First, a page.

The fan favorite zombie horror film returns to the silver screen with its anticipated sequel, “Zombieland: Double Tap.” Despite the 10-year gap in production from the original, the sequel still manages to reel audiences into the world of Zombieland quite easily. The plot, cast, effects and cinematography all deliver on a fun zombie comedy. While the familiarity to the original plays to the movie’s strengths, it does rehash quite a few plot threads that feel very unoriginal. Despite this, the renowned parody still manages to reinstate itself as its lovable characters return for more gory zombie action.
The film takes a time gap to explain our characters’ journey across the United States to inhabit the now deserted White House. “Zombieland: Double Tap” actually mirrors the original quite well, with Columbus (Jesse Eisenberg) and Tallahassee (Woody Harrelson) chasing after sisters Little Rock (Abigail Breslin) and Wichita (Emma Stone) because they steal the groups’ vehicle. Yet, after a few nights, Wichita returns to the White House to ask the group for help in finding Little Rock, who seemingly deserted her sister for a hitchhiker named Berkeley (Avan Jogia). The group is then tasked with finding Little Rock and her new boyfriend as they venture to a peaceful safe haven, Babylon. While the film remains similar to the original script, it also introduces new characters that definitely change the tempo of the film.
Among the main group is Madison (Zoey Deutch), whose dumb blonde trope annoys the group as a whole. Her joyous vibe was a great foil to the gritty cast as she’s a constant pest through our characters’ journey. Another great addition was Rosario Dawson’s character, Nevada, who acts as a mirror and love interest to the wild cowboy Tallahassee. As a matter of fact, the film even takes the mirror trope further by introducing Albuquerque (Luke Wilson) and Flagstaff (Thomas Middleditch) who rip off Tallahassee and Columbus respectively. Each of the new characters take time away from the main cast, which is disappointing. Rather than spending time developing characters, we see a mirror character almost instantly. Despite the story not having much substance or overall significance, the humor makes up for it in strides. One of the film’s strengths is the consistency in its actors’ abilities to make a humorous film. Each scene had me roaring with some very clever lines and cheeky references to its predecessor. Each character brings an edge of humor that adds much-needed flavor to the post apocalyptic world. At times the quality can be juvenile, but never did I find myself feeling like it took me out of enjoying the film.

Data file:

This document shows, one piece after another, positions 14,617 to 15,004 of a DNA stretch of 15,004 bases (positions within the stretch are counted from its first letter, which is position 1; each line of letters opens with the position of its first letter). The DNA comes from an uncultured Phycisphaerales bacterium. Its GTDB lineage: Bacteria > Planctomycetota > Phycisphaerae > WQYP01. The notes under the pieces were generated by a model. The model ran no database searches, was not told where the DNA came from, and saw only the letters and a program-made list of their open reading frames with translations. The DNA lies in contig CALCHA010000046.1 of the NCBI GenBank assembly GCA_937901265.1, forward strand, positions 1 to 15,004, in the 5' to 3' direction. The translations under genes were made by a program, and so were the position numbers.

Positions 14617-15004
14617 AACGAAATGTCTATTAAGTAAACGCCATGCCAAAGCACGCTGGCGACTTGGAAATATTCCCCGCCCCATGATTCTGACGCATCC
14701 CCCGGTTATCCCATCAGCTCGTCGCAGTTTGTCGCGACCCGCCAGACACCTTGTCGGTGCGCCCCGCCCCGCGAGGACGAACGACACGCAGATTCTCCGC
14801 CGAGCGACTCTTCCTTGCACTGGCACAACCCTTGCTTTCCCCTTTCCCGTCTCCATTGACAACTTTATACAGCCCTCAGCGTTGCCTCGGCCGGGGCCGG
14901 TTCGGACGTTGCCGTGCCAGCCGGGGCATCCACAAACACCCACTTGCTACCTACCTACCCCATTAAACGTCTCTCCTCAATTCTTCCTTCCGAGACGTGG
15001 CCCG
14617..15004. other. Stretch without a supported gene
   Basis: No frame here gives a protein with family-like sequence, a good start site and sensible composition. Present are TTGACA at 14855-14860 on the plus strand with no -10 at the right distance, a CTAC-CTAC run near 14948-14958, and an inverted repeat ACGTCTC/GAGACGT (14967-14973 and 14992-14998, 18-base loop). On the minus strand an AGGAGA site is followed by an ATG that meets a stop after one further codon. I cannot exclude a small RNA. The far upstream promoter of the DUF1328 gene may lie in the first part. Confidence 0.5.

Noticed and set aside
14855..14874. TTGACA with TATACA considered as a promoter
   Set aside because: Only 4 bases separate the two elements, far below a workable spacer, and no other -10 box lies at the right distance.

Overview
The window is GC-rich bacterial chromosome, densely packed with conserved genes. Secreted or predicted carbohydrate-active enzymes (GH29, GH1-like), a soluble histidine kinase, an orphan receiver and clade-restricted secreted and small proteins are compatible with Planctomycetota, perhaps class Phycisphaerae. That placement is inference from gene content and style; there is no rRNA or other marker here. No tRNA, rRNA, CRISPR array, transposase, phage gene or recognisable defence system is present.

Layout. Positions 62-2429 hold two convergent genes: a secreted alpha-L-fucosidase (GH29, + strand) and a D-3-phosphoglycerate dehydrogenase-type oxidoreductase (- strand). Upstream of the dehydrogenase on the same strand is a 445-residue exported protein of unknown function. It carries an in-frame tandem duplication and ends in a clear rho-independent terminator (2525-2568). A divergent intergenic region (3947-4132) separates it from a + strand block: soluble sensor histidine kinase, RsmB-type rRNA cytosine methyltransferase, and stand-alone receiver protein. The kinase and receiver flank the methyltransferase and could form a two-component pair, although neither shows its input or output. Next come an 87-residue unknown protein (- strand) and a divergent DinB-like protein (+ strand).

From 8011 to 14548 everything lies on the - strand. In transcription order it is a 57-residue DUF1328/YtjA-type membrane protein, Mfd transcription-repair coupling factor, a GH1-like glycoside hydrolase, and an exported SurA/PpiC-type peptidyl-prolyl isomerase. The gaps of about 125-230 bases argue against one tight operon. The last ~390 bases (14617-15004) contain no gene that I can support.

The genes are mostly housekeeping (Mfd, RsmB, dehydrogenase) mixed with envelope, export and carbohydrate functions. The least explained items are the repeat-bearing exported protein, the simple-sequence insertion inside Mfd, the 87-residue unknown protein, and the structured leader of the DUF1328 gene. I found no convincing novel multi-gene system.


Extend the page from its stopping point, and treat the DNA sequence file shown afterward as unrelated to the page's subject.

When looking back at the original film, it’s easy to see through the special effects used and CGI because of the modern advancements in technology. The 10 years it took to make the sequel benefited the special effects department to make the world of Zombieland much uglier. My favorite addition to the film’s VFX was all the added zombie elements. The zombies now look much more detailed and developed with more gross and disgusting effects like their putrid vomit. Like the effects, the cinematography was given much more attention, with many scenes being filmed expertly and delivering satisfying shots of our characters and the hordes of zombies they encounter. One such scene that sticks out is in the beginning when our heroes breach the White House. Playing simultaneous to the opening credits, the scene is a great reintroduction to the cast with an equally amazing zombie killing montage. The film definitely stepped up its game with cinematography and effects to pull audiences back into a ridiculous zombie-ridden world.
With that said, the film is a souped-up version of the 2009 film that creates a humorous world for audiences to enjoy. It largely takes from the original, such as using Columbus’ rules for survival and Talahasse’s iconic catchphrase “Nut up or shut up!” The great VFX work also makes this film look as great as it does. “Zombieland: Double Tap” still delivers on a funny zombie adventure flick with great characters and humor; even though its overall plot and humorous moments are largely reused from over a decade ago.
“Zombieland: Double Tap” takes the best beats of the original to craft a great sequel that is an excellent zombie comedy film. While at points the film is somewhat generic and plays on its predecessor a little too much, it still makes for an enjoyable parody film that is a treat to zombie lovers.